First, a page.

Used goods, know-how keep Capital Sporting Goods competitive

Last modified: 12/22/2014 4:06:42 PM
More than just a businessman, Dave Palisi is an advocate for youth sports. The Capital Sporting Goods owner wants kids getting active and wants parents to know that it’s not as expensive as they think – yes, even for hockey.

With 30 years in the business, Palisi said his focus in recent years has shifted to used sporting goods. He said especially during the worst of the economic recession, parents would look at their 8-year-olds who wanted to play hockey and imagine them as 15-year-old hockey players asking for the top-of-the-line $850 skates. But that’s all wrong, he said.

Palisi said he could outfit an 8-year-old with everything he or she needs to get playing hockey for under $100, and if the kid doesn’t end up wanting to keep at it, they can trade the stuff back in for the next sport’s equipment. He said coaches want their athletes playing multiple sports; it’s the parents, he said, who are more likely to hone in on just one specialty – and, in the process, justify “absolutely crazy” prices for high-end equipment.

“It’s amazing what these manufacturers are getting for prices. Baseball bats at $550? It’s crazy,” he said, noting that there’s not that much of a difference between that and an average bat.

That’s where his competitive advantage comes in, he said. While he can’t flood the airwaves with advertisements like Dick’s Sporting Goods does – or give away free merchandise to every Little League team in the area like Dick’s did when it first came to town – he can offer a better deal by selling customers the right product, not the most expensive one, he said.

Palisi said the most important factor in sporting goods is fit, and he’s been fitting hockey skates and other equipment for decades. Next to that, it’s buying the right product for your level of use, he said. If you’re playing six days a week, maybe you should go for a high-end product, otherwise you can likely get by on less.

“I won’t put an $850 skate on my shelf. I won’t offer it. I offer a $600 skate and I don’t like that. But it is what it is. . . . They are getting dedicated to their sports, and as these kids get older they are in need of quality equipment and it does cost money,” he said.

But the majority of his business is in the used department. At any given time, he said he has between 800 and 1,000 pieces for sale. And it’s all listed on his website, which is updated every Friday – that’s how he competes with Craigslist, he said.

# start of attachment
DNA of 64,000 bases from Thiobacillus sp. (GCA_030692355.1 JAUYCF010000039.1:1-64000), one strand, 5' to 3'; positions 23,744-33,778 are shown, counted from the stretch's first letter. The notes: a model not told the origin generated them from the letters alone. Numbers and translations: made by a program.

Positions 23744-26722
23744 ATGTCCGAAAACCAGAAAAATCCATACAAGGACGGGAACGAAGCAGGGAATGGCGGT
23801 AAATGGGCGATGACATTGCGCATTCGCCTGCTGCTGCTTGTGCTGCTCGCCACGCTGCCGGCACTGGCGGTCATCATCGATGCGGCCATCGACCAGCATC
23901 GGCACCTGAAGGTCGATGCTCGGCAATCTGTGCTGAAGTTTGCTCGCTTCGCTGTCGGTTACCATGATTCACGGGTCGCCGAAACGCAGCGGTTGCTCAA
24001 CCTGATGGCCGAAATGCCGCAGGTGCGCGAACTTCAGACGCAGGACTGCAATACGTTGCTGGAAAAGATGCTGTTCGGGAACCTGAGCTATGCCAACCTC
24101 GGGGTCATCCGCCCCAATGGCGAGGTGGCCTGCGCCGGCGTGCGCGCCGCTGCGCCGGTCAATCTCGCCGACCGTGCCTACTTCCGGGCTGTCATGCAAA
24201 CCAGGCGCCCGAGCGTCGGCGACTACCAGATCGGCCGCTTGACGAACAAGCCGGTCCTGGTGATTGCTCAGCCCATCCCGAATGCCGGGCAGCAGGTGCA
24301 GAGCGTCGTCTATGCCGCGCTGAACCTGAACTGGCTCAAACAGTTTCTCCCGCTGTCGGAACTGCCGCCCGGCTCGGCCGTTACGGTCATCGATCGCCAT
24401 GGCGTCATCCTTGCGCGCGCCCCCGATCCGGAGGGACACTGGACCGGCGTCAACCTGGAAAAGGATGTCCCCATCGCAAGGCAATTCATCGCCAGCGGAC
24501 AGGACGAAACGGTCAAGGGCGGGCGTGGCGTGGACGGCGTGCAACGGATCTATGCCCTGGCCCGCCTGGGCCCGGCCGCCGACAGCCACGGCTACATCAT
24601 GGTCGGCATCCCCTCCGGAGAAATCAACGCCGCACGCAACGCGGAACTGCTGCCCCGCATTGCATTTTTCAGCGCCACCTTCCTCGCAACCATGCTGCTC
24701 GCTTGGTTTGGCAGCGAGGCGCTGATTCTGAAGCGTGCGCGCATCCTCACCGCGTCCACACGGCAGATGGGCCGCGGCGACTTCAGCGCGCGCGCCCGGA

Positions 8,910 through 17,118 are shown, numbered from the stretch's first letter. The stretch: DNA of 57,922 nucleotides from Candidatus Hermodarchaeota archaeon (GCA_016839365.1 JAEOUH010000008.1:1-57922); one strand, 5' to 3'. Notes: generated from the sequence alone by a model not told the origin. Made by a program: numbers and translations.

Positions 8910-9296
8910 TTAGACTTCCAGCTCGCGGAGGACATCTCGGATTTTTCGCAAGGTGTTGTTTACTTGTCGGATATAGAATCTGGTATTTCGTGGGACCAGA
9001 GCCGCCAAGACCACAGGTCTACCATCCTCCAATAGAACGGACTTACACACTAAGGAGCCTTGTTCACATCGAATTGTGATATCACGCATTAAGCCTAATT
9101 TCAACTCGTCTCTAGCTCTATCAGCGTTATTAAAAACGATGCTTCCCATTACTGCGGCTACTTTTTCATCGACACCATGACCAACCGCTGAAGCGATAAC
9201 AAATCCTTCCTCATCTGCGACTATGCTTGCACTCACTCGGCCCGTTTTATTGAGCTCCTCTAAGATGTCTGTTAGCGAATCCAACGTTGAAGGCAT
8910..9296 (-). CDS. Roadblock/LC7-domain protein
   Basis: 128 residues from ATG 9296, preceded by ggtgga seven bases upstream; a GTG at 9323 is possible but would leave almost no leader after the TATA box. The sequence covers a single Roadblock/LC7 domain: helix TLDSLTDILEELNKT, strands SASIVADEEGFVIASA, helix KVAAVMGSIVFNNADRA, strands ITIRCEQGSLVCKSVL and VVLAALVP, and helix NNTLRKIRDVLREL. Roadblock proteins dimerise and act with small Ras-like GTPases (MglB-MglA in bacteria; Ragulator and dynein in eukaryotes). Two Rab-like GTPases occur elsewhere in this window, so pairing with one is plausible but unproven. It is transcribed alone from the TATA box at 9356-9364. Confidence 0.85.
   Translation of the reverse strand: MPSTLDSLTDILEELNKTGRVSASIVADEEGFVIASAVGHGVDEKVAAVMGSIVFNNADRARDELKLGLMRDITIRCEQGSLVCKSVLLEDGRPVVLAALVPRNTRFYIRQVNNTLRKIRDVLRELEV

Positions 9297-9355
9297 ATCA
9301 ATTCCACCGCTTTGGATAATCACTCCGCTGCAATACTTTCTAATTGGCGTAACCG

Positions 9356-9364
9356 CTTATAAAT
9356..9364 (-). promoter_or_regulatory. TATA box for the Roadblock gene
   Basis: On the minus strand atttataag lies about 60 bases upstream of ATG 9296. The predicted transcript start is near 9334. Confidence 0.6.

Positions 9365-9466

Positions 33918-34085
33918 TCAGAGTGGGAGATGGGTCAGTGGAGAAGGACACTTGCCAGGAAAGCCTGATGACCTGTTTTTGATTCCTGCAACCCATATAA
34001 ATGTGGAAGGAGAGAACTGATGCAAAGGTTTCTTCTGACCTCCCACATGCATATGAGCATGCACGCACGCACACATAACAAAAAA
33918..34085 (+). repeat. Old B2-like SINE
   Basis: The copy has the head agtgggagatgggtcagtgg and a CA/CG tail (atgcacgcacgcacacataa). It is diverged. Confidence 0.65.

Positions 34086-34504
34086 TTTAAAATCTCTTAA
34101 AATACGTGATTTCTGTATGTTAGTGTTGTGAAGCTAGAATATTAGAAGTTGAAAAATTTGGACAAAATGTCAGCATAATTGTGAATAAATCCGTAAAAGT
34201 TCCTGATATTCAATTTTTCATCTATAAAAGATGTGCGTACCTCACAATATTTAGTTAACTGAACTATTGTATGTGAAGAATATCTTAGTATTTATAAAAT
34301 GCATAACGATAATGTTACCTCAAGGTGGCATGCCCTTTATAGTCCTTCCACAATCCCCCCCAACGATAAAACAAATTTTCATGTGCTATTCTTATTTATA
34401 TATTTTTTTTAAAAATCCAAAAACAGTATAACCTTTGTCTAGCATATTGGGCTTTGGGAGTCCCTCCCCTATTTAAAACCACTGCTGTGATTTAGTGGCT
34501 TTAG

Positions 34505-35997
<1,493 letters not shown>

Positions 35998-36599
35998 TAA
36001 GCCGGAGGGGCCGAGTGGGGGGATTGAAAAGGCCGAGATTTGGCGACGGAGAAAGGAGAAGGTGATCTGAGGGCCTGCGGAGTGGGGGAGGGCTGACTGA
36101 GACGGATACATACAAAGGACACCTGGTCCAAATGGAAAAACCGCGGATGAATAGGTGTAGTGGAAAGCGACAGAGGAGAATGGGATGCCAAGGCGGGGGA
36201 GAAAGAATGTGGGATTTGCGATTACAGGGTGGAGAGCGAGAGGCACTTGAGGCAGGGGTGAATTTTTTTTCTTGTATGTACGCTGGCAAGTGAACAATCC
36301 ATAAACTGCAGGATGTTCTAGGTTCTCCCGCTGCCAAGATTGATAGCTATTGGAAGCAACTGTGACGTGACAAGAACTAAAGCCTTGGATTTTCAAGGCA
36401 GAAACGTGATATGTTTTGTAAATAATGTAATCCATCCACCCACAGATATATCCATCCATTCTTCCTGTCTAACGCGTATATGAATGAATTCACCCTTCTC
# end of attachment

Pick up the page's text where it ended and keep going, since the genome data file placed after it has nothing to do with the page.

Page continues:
“I ignore the eBays and the Craigslists to the extent that I am that,” he said. “I look at it as Craigslist live, eBay live, come try it on.”

Unlike Craigslist, he said, he vets all of his equipment to ensure that it’s going to be something that won’t let the buyer down. If a product doesn’t quite meet his standards, he said he may just give it away.

“I’m selling product that I want these kids to be able to use in a youth program,” he said.

He said he wishes he could have the chance to give advice to every young athlete “and tell them you don’t need to buy that $800 skate.”

“If you ask the CEO of a manufacturing company” why they sell such expensive equipment, he or she will say “it’s because we can.”

“The technology is not at that level. It’s marketing, it’s just all about marketing, but there’s nothing you can do about it. That’s just the way the world is,” he said.

Palisi said many of his customers have been coming into the store for generations. He said parents with growing kids frequently come by with a bag of used sporting goods that they trade in and then go shopping for new gear. He also works closely with the teams themselves on the screen printing and embroidery side of his business.

Throughout the store, he has memorabilia from the local athletes he’s known. When you first walk in, there’s a wall of photos of old hockey teams with players who still shop at the store decades later. He has on display the hockey sticks of the players who scored game-winning goals during four different Concord High School state championships, as well as a T-shirt signed by last year’s state champion Concord High football players.

He said during those same years, several independent sports stores have come and gone in the city, and when big-box stores come in, it makes life difficult for small-business owners. But he intends to keep using experience and his personal connection with customers to his advantage.

“Come in here and you’re going to get answers,” he said. “I’m getting third generations now. It’s great.”



(Nick Reid can be reached at 369-3325 or nreid@cmonitor.com or on Twitter @NickBReid.)


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